What Are ABLE Accounts?
ABLE accounts were established in June 2016 as tax-free savings for people with disabilities and hold great promise for special needs planning. But among the many questions surrounding ABLE plans is who can open accounts? Only the person with a disability? Parents? Other relatives? Friends?
Congress passed the Achieving a Better Life Experience (ABLE) Act in 2014 and modeled it after popular 529 college savings accounts. ABLE accounts allow people with disabilities to save for disability-related expenses while maintaining eligibility for Supplemental Security Income (SSI), Medicaid, and other government benefits. People can save up to $15,000 annually, up to a maximum of $100,000. Nearly every state in the country has passed legislation enabling people with disabilities and their families to open these new savings accounts.
Who Can Open an ABLE Account?
ABLE accounts can be set up either by the account beneficiary (the person with disabilities) or that person’s parent, legal guardian, or another person with power of attorney.
If beneficiaries set up the accounts, however, they must be of majority age (18 or older) and not have cognitive disabilities that would prevent them from being able to do so.
Are There Any Limitations?
One limitation on these accounts is the ABLE Act’s strict definition of a qualifying disability. To be the beneficiary of an ABLE account, the person’s disability must have begun before age 26. This excludes many people with disabilities that form later in life, such as individuals with chronic conditions or disabilities resulting from car crashes or other incidents. The ABLE Age Adjustment Act, currently before both houses of Congress, would raise the onset-of-disability age from 26 to 46.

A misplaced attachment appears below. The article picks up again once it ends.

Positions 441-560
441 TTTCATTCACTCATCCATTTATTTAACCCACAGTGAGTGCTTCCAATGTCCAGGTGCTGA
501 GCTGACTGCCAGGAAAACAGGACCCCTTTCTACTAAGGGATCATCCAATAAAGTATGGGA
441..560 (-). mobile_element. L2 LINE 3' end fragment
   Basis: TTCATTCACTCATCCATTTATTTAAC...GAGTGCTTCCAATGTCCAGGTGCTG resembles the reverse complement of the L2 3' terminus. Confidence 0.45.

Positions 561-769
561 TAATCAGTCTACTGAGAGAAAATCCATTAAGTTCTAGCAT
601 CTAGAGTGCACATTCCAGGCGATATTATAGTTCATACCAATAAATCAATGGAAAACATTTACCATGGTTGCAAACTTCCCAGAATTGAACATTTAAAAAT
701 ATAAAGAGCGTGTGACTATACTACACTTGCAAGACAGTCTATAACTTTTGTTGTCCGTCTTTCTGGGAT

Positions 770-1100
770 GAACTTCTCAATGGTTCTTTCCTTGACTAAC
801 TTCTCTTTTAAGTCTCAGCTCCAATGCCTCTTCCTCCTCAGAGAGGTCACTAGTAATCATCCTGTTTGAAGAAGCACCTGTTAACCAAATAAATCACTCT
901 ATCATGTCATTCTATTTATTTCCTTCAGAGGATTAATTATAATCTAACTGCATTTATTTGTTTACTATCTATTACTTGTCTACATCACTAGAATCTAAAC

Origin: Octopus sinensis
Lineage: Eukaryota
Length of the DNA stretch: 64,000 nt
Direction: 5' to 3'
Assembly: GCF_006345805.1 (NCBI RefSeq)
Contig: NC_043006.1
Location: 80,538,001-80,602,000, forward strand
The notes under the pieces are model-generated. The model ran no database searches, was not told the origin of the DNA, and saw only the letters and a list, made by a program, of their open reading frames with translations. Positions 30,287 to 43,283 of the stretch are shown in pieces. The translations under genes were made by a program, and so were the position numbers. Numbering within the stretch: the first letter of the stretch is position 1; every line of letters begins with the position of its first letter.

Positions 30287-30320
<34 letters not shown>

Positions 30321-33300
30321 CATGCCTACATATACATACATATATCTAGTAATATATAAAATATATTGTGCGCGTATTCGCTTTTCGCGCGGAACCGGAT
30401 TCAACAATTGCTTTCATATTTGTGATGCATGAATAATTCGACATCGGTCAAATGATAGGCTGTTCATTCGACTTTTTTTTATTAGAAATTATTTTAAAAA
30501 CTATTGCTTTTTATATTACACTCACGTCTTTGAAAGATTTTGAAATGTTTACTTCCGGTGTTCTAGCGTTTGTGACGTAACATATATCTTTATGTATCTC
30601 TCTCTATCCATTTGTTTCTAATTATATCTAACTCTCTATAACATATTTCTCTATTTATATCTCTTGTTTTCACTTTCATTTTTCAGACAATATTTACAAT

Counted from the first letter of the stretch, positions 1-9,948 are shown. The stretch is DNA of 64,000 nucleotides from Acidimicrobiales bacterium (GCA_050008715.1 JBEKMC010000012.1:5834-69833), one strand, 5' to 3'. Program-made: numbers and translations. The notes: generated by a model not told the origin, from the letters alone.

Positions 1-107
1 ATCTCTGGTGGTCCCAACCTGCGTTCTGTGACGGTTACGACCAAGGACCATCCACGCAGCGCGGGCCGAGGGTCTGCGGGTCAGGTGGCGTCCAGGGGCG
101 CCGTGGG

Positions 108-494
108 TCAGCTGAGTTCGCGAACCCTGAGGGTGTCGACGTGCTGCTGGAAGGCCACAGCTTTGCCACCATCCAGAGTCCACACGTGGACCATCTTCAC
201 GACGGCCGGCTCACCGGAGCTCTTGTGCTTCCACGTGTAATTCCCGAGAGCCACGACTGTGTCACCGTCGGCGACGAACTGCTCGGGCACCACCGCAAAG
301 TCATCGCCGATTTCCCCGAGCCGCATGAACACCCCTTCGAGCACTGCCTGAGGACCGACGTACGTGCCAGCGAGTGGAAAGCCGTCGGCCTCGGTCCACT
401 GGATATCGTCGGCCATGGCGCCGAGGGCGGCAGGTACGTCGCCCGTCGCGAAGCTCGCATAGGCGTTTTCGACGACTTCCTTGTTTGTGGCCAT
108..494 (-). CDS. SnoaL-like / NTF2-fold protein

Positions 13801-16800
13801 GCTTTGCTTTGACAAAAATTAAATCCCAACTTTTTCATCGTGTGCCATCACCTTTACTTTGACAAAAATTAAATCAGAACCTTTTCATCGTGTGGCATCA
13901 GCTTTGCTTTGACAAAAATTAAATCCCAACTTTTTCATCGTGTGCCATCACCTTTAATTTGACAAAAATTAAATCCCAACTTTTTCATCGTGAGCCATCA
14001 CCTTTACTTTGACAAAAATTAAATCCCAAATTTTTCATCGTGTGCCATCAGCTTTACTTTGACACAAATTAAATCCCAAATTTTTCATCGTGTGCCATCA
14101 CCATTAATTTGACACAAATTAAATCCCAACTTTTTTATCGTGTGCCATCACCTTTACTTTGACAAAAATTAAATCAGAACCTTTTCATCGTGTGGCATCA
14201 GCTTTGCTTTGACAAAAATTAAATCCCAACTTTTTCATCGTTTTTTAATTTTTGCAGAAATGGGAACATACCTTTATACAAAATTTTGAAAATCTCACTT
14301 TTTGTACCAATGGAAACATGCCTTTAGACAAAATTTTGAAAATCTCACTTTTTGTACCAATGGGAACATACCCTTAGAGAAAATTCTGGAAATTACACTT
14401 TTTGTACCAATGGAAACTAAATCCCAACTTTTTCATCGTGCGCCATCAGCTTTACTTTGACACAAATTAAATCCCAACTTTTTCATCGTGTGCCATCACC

If you live in White County, Pulaski County, or Saline County in cities like Sherwood, Little Rock, and Benton, AR, reach out with questions about ABLE accounts and your loved one with special needs or disabilities.
At McClelland Law Firm, we believe that limiting our practice areas provides the greatest value to our clients. To us, value means providing exceptional service and efficient processes for each of our practice areas.
We are committed to compassionate representations, especially as it relates to elder law. No one should feel pressured, controlled, or “talked down” to in any meeting. Every client deserves to be heard and understood.
McClelland Law Firm, P.A. is here to help you and your loved ones understand probate and trust administration, estate planning, Medicaid planning, crisis planning, guardianship, and elder law. Our Benton, Sherwood, and Searcy law offices welcome you to contact us and learn how we can help meet your elder law legal matters in White County, Pulaski County, Saline County, and throughout Arkansas.